Two reservoirs in Cardiff will be transformed into nature-based health and wellbeing hubs for the public after securing almost one million pounds in funding.
The Lisvane and Llanishen reservoirs will receive a £930,000 grant from the Welsh Government that will be used to boost wildlife and reconnect people with the area.
The reservoirs, located in the North Cardiff residential area, are currently undergoing major restoration work after being threatened with housing development over a 15-year period during which one of them was drained.
Under the new funding, they will be made more ecologically resilient – improving the habitat for local wildlife and migratory birds – and linked to green infrastructure so people can use them as part of the Government’s ‘Enabling Natural Resources and Wellbeing (ENRaW)’ Scheme.
“Bringing the reservoirs back into use will create a real asset for the people of Cardiff and this funding is an important step on that road,” said Cllr Peter Bradbury, Cabinet Member for Culture, Leisure and Sport.
“Once work is completed the reservoirs will provide significant health and wellbeing opportunities for residents and importantly, by linking up with other local green spaces, they will also give a real boost to wildlife and biodiversity in Cardiff.”
The reservoirs are currently controlled by Welsh Water, a not for profit utility company which took over the sites in 2016. They put forward the funding bid along with the Reservoir Action Group (RAG), Cardiff Council and Cardiff and Vale University Health Board.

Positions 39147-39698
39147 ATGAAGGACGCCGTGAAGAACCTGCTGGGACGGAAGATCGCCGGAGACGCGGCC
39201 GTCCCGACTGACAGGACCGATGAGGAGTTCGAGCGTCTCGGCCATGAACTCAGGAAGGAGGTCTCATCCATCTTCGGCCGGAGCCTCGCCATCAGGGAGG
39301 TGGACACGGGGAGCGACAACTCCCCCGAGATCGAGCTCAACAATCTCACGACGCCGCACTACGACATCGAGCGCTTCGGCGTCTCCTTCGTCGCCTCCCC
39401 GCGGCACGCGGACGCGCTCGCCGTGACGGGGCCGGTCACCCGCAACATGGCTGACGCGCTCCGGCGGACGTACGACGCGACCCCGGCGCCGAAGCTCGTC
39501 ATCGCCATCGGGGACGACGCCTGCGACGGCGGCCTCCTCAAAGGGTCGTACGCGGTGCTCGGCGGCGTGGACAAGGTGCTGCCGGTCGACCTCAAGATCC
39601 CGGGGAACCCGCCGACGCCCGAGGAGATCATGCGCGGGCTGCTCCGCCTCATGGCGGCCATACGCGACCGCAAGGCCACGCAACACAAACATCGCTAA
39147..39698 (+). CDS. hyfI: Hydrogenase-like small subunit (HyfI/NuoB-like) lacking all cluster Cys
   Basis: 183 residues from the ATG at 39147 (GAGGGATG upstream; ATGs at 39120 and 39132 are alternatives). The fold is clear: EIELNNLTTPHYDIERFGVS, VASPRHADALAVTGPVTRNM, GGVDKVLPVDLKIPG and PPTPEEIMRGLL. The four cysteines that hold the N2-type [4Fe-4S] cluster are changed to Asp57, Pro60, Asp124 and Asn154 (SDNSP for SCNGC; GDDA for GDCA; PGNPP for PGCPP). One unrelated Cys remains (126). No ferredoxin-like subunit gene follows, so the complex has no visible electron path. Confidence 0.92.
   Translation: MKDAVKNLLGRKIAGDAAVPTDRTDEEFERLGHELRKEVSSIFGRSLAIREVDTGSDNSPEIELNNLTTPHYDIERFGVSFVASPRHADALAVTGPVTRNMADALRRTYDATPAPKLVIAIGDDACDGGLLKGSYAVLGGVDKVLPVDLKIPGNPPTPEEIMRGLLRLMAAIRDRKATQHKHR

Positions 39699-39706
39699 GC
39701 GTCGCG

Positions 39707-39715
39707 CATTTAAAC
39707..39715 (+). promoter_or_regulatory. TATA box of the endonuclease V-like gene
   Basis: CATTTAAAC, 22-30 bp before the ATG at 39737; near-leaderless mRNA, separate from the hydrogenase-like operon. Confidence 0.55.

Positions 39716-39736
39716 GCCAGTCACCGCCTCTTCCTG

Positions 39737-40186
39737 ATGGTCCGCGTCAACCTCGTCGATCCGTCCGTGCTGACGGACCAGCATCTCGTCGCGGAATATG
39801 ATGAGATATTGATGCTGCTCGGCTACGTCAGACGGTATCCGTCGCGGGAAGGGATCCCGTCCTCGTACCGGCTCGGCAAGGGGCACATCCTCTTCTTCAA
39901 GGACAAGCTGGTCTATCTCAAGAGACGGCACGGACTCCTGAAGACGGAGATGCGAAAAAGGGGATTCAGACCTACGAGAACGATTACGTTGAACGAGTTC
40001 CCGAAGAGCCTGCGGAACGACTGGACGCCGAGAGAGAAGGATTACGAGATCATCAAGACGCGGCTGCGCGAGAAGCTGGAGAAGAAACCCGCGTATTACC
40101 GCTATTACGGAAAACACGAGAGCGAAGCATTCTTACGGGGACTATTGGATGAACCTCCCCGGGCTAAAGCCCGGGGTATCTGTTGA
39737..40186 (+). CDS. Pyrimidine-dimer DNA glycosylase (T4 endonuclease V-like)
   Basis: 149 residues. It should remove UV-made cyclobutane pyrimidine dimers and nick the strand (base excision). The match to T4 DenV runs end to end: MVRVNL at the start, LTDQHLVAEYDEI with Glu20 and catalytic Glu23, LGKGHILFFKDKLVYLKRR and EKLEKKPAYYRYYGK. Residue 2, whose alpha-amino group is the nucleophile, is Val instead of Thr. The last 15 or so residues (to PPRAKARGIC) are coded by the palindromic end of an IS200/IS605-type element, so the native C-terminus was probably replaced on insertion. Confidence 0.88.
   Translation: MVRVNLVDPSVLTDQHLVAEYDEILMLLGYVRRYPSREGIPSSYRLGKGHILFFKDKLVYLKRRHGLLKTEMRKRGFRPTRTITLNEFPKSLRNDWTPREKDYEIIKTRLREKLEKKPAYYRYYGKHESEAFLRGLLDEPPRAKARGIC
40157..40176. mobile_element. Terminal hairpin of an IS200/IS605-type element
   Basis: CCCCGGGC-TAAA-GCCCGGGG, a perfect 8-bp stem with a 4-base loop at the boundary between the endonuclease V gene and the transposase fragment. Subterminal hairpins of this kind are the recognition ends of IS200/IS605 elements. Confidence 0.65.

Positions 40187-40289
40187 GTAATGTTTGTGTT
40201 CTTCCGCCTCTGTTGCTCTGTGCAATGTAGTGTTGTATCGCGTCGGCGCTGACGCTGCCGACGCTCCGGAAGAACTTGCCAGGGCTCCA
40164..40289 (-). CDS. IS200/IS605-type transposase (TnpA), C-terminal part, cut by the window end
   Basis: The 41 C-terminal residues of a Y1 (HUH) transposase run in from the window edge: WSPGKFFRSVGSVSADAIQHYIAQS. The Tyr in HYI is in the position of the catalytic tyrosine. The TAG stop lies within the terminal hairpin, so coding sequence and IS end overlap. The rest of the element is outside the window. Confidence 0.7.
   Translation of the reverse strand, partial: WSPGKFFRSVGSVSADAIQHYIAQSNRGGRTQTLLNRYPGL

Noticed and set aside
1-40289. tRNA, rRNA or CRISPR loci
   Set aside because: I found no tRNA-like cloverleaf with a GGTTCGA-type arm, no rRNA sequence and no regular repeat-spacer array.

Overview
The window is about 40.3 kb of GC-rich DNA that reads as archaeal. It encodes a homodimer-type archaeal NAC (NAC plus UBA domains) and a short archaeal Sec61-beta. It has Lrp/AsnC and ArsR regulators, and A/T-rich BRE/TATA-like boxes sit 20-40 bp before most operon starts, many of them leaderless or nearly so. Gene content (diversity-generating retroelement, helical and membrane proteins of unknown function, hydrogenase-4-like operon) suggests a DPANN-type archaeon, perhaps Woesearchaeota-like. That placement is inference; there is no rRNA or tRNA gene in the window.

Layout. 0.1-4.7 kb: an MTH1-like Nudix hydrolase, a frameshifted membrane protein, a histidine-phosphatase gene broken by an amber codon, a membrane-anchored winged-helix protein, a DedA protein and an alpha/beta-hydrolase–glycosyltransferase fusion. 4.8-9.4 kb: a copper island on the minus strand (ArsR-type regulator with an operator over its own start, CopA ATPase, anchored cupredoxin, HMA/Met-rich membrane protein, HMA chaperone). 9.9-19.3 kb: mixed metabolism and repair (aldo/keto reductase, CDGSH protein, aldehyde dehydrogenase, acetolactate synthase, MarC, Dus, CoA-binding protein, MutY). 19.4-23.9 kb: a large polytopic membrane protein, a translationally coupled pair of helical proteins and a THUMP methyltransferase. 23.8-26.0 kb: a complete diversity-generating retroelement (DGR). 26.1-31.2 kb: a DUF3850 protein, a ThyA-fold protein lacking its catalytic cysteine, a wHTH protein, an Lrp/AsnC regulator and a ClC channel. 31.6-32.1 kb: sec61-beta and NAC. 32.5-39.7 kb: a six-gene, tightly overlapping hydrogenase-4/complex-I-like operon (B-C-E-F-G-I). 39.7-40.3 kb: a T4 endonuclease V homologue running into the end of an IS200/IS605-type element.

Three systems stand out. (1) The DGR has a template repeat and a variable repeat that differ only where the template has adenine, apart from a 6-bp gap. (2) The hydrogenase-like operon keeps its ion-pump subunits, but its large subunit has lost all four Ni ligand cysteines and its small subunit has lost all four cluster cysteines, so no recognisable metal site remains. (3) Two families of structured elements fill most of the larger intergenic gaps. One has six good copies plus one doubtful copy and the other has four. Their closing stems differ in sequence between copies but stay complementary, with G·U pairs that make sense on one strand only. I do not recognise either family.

Reservoir Action Group campaigned against the reservoir’s former owner, Western Power Distribution, who attempted to develop on the Llanishen Reservoir before their plans were blocked by the Welsh Government in 2013.
Richard Cowie, Chairman of the Reservoir Action Group, said: “As a group that battled for over 15 years to save the reservoirs from a housing development, we are delighted to be working in partnership with Welsh Water to ensure that this historically and ecologically important site is enjoyed and protected for generations to come.”
The reservoirs are part of two Sites of Special Scientific Interest (SSSI) for wintering wildfowl and grassland fungi. They also incorporate a Site of Importance for Nature Conservation (SINC).
A variety of animals live there including water birds, otters, butterflies and bats. Conservation areas and a learning zone will be created as part of the grant along with foot paths and bird hides.
Cheryl Williams, Principal Health Promotion Specialist at Cardiff and Vale University Health Board, said the board were pleased to be part of the project and noted the health benefits.
“A range of community groups will be able to use the reservoirs and surrounding paths for walking, watersports and enjoying the natural environment and this will undoubtedly have a positive impact on the health and well-being of individuals,” she said.
“Local residents will be able to use this facility as part of a social prescribing approach to health improvement, with links being made across a number of existing projects.”